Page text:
John Luther Adams: Four Thousand Holes

"Four Thousand Holes is a very different work, but, like Territoires, it plants a harmonic seed from which to grow the music. In this case, the seed is the final, vast E-major chord from The Beatles’ A Day in the Life (the title comes from the lyrics of the same song), and related chords. The Beatles let the chord ring out for almost a full minute; Adams takes the chord and reverses it, so that it builds in intensity rather than fading over the same length of time. At its very peak, the piano enters, playing the same chord, the electronic sound becoming acoustic.
This is the virtuosity that the piece demands; it’s never as busy or technical as Territoires, but, for the musicians on stage, it is an act of supreme listening. Every chord must be precisely timed to arrive just as the electronics dictate. The percussionist responds to the piano as the piano responds to the electronics, sending up what Adams calls ‘sparks emanating from the piano.’ Greenberg’s performance on percussion was extremely well balanced with Kigawa’s, always clear without ever dominating.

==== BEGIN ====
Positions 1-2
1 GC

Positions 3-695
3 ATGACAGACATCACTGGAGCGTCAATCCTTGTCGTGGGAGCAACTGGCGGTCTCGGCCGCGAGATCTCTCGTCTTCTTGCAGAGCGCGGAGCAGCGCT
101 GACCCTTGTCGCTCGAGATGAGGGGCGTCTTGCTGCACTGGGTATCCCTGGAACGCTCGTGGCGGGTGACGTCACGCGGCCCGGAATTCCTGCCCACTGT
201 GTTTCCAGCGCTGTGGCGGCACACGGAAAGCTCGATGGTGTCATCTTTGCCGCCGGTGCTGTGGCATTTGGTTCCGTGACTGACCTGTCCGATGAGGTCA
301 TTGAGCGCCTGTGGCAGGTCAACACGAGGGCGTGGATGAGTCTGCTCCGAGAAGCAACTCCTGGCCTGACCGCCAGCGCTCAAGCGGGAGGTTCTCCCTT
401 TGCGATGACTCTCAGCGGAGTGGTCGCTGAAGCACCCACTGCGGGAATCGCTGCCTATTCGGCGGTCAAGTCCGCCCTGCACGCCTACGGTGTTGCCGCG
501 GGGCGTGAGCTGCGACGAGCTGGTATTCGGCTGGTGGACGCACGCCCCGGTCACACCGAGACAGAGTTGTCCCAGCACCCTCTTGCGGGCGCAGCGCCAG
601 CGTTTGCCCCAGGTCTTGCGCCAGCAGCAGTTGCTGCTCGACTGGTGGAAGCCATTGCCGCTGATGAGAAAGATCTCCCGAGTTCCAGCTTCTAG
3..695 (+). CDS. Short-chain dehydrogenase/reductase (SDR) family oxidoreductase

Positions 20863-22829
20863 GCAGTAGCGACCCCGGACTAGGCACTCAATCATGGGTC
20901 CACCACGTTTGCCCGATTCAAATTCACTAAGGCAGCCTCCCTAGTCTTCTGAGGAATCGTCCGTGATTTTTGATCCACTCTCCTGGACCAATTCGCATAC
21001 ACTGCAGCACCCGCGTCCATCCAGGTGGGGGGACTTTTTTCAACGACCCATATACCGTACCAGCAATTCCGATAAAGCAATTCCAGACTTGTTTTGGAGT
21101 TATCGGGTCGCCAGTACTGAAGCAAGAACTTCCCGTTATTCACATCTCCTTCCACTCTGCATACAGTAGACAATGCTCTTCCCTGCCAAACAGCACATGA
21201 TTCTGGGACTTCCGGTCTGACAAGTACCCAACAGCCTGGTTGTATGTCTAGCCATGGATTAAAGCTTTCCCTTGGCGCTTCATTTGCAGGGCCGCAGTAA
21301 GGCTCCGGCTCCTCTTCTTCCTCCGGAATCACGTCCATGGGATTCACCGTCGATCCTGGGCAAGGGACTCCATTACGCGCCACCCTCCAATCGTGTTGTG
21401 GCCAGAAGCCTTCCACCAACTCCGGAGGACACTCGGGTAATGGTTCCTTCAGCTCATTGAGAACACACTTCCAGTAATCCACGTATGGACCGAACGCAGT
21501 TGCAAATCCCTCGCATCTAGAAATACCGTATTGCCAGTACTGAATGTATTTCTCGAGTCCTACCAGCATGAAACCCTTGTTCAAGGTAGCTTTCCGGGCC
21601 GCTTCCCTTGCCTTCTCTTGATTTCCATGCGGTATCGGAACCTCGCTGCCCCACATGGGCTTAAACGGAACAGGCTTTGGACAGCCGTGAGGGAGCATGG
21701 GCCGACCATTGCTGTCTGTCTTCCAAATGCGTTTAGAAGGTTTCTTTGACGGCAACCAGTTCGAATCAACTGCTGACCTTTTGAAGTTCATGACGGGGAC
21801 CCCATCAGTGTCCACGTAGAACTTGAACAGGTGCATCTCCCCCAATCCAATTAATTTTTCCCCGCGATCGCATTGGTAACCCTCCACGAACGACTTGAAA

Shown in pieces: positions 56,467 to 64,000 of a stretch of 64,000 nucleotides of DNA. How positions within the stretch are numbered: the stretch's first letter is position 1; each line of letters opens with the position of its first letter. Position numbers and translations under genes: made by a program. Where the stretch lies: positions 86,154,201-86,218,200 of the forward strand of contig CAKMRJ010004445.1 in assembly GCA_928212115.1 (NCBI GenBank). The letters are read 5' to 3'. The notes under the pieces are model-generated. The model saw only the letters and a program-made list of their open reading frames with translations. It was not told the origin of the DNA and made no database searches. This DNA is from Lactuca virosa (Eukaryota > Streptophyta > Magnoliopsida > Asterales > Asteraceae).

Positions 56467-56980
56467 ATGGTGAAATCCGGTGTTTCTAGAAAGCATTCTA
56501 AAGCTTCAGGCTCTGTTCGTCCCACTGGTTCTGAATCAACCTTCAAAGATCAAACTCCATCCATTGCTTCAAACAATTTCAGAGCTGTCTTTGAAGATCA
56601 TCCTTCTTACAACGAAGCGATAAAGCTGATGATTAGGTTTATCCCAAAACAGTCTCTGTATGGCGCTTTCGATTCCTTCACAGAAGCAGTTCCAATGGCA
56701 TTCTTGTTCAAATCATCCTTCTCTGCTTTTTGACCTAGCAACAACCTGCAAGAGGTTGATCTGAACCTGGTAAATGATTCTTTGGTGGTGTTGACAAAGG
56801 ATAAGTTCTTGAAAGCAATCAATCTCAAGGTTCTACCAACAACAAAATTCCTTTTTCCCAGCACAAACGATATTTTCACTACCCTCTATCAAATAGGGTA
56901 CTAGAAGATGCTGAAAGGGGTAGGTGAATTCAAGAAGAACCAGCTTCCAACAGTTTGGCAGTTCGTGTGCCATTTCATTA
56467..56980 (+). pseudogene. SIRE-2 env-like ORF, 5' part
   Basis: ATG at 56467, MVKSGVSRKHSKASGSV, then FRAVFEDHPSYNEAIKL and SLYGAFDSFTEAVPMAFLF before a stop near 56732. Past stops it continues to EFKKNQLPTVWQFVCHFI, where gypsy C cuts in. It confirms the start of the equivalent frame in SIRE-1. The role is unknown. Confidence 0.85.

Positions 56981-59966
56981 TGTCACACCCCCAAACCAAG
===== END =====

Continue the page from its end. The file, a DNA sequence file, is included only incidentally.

Adams’ work takes its time, and thrives in an extremely slow build to a grand peak. At the first climax of Four Thousand Holes, there was a palpable relief in the audience as the musical tension finally broke. I felt my muscles relax, without ever realising how taut they had become, and around me, I noticed several other patrons settle back in their pews.
At its conclusion, the music builds to an ecstatic peak, then returns to the bass register for a church bell-like peal around the E-major chord. Kigawa and Greenberg let the last chord ring out for a long time, and held still for a (welcome, necessary) half-minute’s silent reprieve before relaxing for applause.- Brendan Finan, The Journal of Music, IRELAND